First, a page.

Once off the Pennine Way, there are two options – one for wet and one for dry weather. Usually, one is almost dry and the other is very wet. This is walking in the British uplands, after all! However, due to the exceptionally dry conditions we took the higher path to The Heart’s Toe, which leads you over the top of a peat bog. It was a disconcerting feeling to be walking over a peat bog and not see any water, as well as a worrying indicator of the Climate Emergency. The dried sphagnum, reminiscent of bleached coral, really hit home the importance of our partnership’s work in repairing peatland. According to International Union for Conservation of Nature, peatlands are the “largest natural terrestrial carbon store… provide safe drinking water, [and] minimise flood risk”, so they are a big deal to put it lightly. Nevertheless, as it is important to find a silver lining to any situation, we took advantage of the fine picnic spot looking over into the Scottish Borders.

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An unusually dry peatbog picnic spot

The way down from The Heart’s Toe once followed a tributary to the Spithope Burn but had become impassable due to the mature conifer plantation. A section of the route along the south side of the burn was so overgrown and similarly difficult to navigate. However, a well-maintained forestry track handily avoided both. We noted GPS coordinates and cardinal directions for additional waymarking and decided that a diversion along the forestry track would make the upper Spithope valley much more enjoyable. The path connecting from Spithope Bothy to another section of forestry track and back to St Francis church looked straightforward on the map. A leisurely tea break in the well-kept bothy and a read of the guest book made for a restorative and entertaining break from the sun. We’ll be back in no time, we thought cheerfully.

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Karen’s expression says it all: we spoke too soon

 “Can you see a way across?” Karen asked, looking across a steep, overgrown gully. “You’ll have to toss me” I joked – Lord of the Rings or Harry Potter references cropped up rather frequently throughout the day. From scrambling through jungles of harvested conifer roots to fording streams, this relatively short section of the route ended up taking a disproportionally large amount of time to navigate. After much hilarity, as we took turns disappearing into ditches, we made it to the forestry track and the last leg of our route. Our list of improvements suddenly much longer and legs much more tired!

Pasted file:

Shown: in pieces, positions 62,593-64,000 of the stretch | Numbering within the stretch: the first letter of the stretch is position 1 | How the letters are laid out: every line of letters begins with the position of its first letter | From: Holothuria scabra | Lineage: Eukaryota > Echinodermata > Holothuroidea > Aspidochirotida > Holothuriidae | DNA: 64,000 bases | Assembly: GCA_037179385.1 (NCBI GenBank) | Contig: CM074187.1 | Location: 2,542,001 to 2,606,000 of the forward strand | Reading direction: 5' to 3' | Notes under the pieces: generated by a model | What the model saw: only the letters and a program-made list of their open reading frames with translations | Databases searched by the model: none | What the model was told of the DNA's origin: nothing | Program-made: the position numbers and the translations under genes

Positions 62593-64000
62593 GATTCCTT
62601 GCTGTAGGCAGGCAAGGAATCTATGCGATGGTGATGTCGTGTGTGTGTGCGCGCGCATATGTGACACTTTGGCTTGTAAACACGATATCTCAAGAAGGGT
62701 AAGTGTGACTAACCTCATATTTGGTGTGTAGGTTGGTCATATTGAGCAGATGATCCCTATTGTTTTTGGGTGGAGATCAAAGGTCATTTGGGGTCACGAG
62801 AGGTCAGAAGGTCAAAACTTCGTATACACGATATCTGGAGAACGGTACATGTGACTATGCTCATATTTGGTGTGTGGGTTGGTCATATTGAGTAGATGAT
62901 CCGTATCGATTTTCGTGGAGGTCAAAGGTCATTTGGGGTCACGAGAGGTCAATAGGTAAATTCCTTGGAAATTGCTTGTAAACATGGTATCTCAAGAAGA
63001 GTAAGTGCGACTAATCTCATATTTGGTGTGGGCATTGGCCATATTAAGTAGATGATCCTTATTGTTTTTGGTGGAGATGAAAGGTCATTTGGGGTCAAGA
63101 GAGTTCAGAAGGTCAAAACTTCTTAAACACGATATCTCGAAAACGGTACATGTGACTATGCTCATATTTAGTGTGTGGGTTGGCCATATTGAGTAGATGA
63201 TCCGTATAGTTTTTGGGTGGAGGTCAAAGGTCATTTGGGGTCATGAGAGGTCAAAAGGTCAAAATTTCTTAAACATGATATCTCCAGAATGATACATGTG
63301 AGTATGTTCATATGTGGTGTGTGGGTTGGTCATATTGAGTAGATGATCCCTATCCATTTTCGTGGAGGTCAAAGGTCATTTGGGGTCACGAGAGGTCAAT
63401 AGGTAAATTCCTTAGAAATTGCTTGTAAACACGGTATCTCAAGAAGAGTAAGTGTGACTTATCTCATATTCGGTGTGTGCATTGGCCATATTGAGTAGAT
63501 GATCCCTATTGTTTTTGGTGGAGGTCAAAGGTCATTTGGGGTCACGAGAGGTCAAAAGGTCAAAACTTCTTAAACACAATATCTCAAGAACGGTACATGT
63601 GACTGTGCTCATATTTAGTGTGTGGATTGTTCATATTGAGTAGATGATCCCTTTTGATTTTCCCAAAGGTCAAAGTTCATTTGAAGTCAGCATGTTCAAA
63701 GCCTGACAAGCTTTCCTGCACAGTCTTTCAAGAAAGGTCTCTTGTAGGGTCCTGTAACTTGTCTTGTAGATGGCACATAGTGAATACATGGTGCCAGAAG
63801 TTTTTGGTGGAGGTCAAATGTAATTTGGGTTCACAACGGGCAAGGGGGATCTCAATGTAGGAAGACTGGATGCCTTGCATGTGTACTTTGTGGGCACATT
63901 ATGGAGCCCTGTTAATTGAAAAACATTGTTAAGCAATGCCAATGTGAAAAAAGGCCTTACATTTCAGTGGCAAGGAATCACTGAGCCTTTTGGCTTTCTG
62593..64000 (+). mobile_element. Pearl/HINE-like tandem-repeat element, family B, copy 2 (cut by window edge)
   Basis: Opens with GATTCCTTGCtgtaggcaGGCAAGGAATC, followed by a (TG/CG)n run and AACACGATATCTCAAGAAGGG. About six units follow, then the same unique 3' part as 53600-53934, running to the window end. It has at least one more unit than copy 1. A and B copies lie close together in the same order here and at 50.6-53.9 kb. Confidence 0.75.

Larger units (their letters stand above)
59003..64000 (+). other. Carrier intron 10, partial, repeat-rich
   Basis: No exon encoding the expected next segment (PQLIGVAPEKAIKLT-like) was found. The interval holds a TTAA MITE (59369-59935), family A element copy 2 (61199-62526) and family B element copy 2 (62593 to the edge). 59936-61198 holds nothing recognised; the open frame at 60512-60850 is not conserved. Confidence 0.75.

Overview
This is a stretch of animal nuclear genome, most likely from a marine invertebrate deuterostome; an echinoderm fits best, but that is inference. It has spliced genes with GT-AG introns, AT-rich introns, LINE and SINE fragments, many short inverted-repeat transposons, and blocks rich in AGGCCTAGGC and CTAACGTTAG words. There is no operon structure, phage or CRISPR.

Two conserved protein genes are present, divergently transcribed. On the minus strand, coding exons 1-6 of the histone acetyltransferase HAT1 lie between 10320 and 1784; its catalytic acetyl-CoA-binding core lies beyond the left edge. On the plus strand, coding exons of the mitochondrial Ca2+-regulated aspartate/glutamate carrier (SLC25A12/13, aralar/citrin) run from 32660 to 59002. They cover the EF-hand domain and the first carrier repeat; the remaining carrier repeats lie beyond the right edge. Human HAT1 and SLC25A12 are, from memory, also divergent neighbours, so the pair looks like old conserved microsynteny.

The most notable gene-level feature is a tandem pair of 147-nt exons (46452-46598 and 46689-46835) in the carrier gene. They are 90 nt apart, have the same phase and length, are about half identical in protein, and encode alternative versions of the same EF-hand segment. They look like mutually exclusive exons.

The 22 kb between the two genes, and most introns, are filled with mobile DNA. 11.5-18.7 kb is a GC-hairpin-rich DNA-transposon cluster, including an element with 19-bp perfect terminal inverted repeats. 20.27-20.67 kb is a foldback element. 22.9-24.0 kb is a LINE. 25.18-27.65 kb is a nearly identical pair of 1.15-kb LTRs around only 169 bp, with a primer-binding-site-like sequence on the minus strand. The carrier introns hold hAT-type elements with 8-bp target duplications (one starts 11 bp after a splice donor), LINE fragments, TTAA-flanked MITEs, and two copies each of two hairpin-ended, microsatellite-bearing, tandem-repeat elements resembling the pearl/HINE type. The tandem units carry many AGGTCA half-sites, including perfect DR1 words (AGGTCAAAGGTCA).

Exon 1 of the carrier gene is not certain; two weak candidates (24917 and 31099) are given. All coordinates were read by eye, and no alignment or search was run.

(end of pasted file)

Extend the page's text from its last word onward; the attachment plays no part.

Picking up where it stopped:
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Still no obvious path…

Once back to the car, we almost forgot look inside St Francis church, which would have been a real shame because it is home to a rare stained glass window. The window is a memorial to the men, women, and children who lost their lives in the building of Catcleugh dam in the early 1900s. It is one of the few examples of its kind to include no religious iconography; instead depicting the people who helped build the dam as well as a narrow-gauge railway, a potentially unique feature. This unassuming church feels like an analogy for Redesdale itself. It would be easy to drive straight past on the A68 but if you don’t stop to explore you’ll miss the best bits of this truly unique and inspiring landscape.

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Memorial window at St. Francis church, Byrness

Improvement works to the Byrness to Heart’s Toe and the Border Ridge loop were completed in 2018, with help from Forestry England. Thanks to these improvements the route is now easily naviagble and a delight to walk!

Thanks to Karen for a welcome out of office excursion and the excellent company, of course!

Nick